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Aftermath of the Rana Plaza Tragedy

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Pacific Money

Aftermath of the Rana Plaza Tragedy

Abandoning Bangladesh altogether would be the worst possible solution.

On April 24, Bangladesh witnessed its worst industrial disaster when Rana Plaza, a large building containing several textile factories, collapsed. The devastation was immense, the death toll currently exceeds 700, with many more injured. This was not the first disaster to strike the country’s garment sector – last November a serious fire in another facility killed more than 100.

Protests erupted in Dhaka following this latest tragedy, and the spotlight has quite rightly turned to the issue of how conditions and safety can be improved in the country, even as work continues at the disaster site.

The clothing and garment industry are incredibly important for Bangladesh’s economy. Nearly 80 percent of the country’s export earnings come from the US$20 billion industry. Although the Pope recently expressed shock that wages can be as low as US$50 a month, a level he compares to “slave labor,” the industry has helped millions of impoverished people achieve better lives, especially women from rural areas. This latter fact helps to explain why the vast majority of those involved in the tragedy were women.  With approximately 60 percent of Bangladesh’s clothing exports heading to European Union (EU) nations, and a significant amount of the remainder to the U.S., the elevated levels of consumer awareness found in these markets has almost guaranteed a strong reaction.

In the wake of the disaster, there has been a worldwide media and consumer reaction on Bangladesh’s working and safety conditions, with some companies taking a lead in acting or planning action on the issue.  The disturbing news images and reports from Dhaka have created an emotionally charged atmosphere in discussions, with some groups and individuals and trade blocs even suggesting a boycott of Bangladeshi suppliers.

It is not just the EU considering drastic action. Since the disaster, it has emerged that the U.S. was already considering revoking the country’s “preferred trade status” due to concerns about treatment of workers in Bangladeshi factories.  Disney has already taken action against the South Asian nation, and others who have not acted now face much more media and public scrutiny.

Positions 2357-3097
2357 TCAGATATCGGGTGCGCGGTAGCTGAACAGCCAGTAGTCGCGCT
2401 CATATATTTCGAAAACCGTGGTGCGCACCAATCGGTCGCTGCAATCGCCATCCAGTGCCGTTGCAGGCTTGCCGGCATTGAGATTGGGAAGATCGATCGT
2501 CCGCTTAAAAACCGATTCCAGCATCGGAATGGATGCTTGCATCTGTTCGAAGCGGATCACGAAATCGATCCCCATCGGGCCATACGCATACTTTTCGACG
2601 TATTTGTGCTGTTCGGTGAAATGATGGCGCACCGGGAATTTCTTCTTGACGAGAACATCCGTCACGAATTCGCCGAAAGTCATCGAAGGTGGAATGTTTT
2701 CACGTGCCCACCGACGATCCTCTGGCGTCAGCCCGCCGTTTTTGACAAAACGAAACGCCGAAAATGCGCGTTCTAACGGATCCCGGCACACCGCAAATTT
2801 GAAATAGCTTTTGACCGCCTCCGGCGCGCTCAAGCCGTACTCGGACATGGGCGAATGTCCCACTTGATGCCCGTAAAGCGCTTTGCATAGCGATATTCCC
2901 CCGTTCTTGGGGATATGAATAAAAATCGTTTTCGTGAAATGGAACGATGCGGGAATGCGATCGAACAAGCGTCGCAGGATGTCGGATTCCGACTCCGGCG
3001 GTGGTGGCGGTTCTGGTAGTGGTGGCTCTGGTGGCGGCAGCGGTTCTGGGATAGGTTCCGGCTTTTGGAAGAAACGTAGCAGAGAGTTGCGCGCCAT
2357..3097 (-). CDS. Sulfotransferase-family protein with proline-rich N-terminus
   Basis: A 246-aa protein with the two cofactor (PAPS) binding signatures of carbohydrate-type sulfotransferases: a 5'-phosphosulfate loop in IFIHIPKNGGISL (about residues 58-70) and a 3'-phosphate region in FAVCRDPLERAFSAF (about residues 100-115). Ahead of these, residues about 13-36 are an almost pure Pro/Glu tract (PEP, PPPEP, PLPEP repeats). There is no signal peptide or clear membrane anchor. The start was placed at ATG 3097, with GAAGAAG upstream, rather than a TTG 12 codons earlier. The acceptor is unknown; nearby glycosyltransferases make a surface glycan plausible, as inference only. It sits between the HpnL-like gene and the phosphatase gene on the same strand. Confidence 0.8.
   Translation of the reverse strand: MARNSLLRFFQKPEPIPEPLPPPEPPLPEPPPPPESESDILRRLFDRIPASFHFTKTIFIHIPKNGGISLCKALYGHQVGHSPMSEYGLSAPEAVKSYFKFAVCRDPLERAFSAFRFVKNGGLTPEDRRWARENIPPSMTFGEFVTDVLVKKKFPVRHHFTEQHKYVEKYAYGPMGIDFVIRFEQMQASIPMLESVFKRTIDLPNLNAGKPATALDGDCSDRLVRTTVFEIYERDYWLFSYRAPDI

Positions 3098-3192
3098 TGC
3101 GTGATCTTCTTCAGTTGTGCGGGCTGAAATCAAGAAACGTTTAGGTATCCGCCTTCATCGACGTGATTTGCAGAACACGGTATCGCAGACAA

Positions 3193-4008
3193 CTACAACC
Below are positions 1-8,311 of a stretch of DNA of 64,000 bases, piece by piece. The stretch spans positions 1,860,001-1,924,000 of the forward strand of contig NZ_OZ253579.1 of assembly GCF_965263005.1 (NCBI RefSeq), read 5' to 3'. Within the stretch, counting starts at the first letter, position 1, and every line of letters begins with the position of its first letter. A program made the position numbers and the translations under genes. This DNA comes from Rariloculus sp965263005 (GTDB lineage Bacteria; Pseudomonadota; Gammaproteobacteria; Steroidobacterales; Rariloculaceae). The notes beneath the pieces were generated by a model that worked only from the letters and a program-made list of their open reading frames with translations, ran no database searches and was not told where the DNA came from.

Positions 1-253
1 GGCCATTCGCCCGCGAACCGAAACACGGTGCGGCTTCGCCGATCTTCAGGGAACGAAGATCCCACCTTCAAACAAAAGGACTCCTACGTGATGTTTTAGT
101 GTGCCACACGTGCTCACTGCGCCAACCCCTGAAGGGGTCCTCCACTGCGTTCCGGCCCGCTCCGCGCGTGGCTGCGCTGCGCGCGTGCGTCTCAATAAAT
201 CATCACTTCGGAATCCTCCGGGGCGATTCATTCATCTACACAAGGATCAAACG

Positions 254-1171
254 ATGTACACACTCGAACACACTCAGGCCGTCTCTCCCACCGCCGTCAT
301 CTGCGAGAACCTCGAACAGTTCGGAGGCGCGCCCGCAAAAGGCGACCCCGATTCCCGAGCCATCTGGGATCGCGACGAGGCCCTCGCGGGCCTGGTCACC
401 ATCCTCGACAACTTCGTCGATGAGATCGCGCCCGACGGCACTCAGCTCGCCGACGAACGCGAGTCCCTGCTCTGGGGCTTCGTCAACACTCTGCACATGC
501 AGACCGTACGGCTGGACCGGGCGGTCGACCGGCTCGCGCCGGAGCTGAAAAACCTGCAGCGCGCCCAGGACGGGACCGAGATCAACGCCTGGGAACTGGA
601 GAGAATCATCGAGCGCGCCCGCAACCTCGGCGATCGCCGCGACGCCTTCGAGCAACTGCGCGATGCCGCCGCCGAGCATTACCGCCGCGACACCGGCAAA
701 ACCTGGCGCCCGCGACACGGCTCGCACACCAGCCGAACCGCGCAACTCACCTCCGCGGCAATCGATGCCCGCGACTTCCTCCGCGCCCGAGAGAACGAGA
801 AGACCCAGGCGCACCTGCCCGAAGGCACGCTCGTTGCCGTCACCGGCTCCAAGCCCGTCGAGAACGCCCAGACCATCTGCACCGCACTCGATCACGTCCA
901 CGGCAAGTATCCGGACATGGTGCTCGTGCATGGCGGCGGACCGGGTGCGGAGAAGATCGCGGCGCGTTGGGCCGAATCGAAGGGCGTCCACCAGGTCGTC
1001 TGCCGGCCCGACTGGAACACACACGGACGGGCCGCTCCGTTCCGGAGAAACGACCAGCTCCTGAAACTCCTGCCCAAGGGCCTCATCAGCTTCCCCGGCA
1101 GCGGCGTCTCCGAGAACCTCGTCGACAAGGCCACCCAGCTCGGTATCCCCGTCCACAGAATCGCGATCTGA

It is almost certain that a full boycott of Bangladeshi garment factories by foreign (mostly Western) retailers and brands would create a much bigger human tragedy than even the disturbing fires, collapses and inexcusably low wages seen in the country.  The threat of a boycott, however, could be very useful in forcing improvements to local conditions, and for such threats to be taken seriously, the exit of a few big names such as Disney may well prove to be necessary.

What is clearly really needed is for downstream companies and retailers to put much greater pressure on their upstream suppliers in the Bangladesh. Even if this also requires consumers paying an extra premium on the clothing they buy – not more than 10 cents per garment, according to analysis by the Workers’ Rights Consortium, it is hardly a difficult decision to make. 

The process of improving Bangladesh’s working conditions will now almost certainly get underway. Although it is tragic that it took such disasters as the Rana Plaza collapse and last November’s fatal fire to prompt action, at least now various charities, trade groups, corporations and international organizations have the ammunition they need to force through changes that will benefit the lives of millions of Bangladeshis. Concerted, coordinated action must follow.

Abandoning the country altogether would be the worst possible solution. Hence global media and smart interest groups must play an important role by refusing to demonize firms that stay committed to Bangladesh, as long as those firms are working effectively to improve conditions for its people.